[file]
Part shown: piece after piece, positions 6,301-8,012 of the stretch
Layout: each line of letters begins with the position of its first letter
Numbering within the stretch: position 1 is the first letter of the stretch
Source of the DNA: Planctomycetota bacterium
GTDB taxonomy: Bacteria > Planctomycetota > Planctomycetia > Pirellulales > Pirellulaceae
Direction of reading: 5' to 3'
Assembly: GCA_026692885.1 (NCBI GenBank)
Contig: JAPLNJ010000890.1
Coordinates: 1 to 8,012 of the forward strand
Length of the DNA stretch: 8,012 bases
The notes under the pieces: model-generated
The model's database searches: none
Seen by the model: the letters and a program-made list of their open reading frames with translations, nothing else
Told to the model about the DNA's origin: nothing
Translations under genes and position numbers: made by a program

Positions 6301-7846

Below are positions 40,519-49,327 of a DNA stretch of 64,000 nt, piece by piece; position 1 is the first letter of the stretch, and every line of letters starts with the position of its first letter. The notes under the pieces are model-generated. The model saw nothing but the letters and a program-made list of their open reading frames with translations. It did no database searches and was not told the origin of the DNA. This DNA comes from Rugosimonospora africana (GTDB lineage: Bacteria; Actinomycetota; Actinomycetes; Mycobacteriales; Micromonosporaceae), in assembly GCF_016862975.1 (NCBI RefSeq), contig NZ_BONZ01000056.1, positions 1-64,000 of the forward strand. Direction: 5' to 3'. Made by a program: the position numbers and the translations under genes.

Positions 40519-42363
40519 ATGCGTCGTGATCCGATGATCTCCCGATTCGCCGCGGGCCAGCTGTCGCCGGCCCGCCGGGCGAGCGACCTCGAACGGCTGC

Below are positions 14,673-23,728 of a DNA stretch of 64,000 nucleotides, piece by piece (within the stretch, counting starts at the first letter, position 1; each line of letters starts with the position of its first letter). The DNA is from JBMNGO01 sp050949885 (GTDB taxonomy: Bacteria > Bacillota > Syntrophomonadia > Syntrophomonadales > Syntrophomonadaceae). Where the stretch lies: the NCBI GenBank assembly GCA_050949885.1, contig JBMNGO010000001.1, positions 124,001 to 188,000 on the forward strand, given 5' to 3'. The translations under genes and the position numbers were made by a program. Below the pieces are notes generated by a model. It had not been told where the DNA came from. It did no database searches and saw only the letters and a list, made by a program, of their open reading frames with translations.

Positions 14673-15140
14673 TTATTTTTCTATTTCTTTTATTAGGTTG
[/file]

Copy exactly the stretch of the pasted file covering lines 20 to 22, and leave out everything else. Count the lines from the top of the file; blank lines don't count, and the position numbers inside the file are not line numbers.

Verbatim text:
Below are positions 14,673-23,728 of a DNA stretch of 64,000 nucleotides, piece by piece (within the stretch, counting starts at the first letter, position 1; each line of letters starts with the position of its first letter). The DNA is from JBMNGO01 sp050949885 (GTDB taxonomy: Bacteria > Bacillota > Syntrophomonadia > Syntrophomonadales > Syntrophomonadaceae). Where the stretch lies: the NCBI GenBank assembly GCA_050949885.1, contig JBMNGO010000001.1, positions 124,001 to 188,000 on the forward strand, given 5' to 3'. The translations under genes and the position numbers were made by a program. Below the pieces are notes generated by a model. It had not been told where the DNA came from. It did no database searches and saw only the letters and a list, made by a program, of their open reading frames with translations.

Positions 14673-15140
14673 TTATTTTTCTATTTCTTTTATTAGGTTG